This article examines the ways in which development aid is conceived and represented.

It presents the initial concept of technical assistance, and describes how it has shifted to include a more equal and interactive relationship between the giver and receiver in what is known as technical 'cooperation'.

The author also discusses the recent influence that knowledge management and innovation systems concepts have had on development assistance discourse and practice.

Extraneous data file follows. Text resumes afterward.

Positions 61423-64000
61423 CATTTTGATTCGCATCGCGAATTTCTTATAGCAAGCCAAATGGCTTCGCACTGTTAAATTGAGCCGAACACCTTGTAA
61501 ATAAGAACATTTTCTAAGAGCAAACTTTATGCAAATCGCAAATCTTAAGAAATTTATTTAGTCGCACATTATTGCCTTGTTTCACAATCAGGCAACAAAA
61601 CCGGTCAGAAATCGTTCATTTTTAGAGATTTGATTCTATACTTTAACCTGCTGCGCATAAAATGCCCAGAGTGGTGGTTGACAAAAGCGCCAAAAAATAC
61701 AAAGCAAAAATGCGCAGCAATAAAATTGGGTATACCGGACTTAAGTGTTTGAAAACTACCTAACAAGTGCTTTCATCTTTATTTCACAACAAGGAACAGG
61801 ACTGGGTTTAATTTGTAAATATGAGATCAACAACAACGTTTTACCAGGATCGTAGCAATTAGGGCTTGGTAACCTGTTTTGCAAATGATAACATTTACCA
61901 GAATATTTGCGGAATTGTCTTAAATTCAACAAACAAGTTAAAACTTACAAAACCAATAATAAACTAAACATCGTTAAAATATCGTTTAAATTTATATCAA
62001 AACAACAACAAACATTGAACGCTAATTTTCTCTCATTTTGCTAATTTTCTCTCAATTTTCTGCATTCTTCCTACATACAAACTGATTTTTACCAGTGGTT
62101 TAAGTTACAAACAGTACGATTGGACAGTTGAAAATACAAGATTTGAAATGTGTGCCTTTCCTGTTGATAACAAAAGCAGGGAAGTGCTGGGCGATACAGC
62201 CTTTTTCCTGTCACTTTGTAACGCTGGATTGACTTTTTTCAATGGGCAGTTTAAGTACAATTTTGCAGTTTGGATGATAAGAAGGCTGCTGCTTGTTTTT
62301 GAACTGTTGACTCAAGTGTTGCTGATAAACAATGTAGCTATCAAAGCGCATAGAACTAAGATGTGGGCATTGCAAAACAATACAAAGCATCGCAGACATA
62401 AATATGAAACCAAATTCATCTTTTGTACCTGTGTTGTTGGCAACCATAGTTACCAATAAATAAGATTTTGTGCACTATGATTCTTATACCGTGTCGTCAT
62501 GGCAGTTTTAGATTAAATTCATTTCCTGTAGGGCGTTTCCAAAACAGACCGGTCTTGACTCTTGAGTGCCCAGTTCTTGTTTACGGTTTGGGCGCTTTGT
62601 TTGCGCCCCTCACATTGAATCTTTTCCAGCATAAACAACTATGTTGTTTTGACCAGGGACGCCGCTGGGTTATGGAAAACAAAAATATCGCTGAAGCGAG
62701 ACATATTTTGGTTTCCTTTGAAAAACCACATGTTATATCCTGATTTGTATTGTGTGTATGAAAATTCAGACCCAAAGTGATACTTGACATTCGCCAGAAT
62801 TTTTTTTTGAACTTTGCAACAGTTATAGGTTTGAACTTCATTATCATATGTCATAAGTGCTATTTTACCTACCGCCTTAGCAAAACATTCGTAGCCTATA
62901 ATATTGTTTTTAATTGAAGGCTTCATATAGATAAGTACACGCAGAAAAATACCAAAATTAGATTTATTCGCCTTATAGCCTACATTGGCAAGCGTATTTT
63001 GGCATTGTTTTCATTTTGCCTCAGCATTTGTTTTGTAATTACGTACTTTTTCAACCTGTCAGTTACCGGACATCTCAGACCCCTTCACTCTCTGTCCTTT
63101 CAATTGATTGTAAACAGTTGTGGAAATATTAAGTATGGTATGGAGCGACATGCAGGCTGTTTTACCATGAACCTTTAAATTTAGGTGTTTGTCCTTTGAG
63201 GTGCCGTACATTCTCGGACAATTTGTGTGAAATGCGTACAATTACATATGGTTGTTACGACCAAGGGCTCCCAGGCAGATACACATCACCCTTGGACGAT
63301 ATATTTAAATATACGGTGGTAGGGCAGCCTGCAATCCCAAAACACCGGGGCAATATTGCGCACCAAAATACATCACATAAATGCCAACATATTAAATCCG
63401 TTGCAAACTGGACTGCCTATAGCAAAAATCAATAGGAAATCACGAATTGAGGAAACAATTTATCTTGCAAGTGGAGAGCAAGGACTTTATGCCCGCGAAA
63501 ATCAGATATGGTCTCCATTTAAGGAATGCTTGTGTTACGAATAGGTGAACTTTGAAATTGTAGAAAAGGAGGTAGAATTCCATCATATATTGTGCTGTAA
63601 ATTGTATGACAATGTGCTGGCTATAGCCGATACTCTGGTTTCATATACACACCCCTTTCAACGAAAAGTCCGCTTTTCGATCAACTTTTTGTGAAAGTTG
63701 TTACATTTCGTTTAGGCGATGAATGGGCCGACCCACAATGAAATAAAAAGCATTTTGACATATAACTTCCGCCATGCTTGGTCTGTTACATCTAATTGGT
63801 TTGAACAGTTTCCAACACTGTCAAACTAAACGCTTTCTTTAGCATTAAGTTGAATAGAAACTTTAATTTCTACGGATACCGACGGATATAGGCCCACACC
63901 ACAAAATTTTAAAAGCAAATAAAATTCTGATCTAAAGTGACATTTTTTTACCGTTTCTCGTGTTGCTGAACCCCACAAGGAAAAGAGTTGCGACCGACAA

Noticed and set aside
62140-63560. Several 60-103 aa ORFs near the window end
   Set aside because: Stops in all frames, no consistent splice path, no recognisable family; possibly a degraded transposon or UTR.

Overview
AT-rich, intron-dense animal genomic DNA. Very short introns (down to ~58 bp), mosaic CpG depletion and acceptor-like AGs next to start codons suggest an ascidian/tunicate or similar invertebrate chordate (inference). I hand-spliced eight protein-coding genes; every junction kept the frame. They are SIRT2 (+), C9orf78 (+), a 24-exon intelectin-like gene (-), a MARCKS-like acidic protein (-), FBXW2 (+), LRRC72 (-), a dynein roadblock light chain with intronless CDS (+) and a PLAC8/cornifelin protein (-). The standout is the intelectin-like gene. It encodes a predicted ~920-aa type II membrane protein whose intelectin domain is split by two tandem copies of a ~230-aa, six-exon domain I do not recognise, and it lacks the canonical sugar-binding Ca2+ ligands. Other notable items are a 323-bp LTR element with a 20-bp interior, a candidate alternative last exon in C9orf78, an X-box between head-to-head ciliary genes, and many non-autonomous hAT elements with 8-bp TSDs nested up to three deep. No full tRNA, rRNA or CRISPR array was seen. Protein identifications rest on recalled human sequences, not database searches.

He adds that another shift is needed to incorporate situations where technology transfer stakeholders can jointly create knowledge, moving from a 'learning from' environment to a 'learning with' one.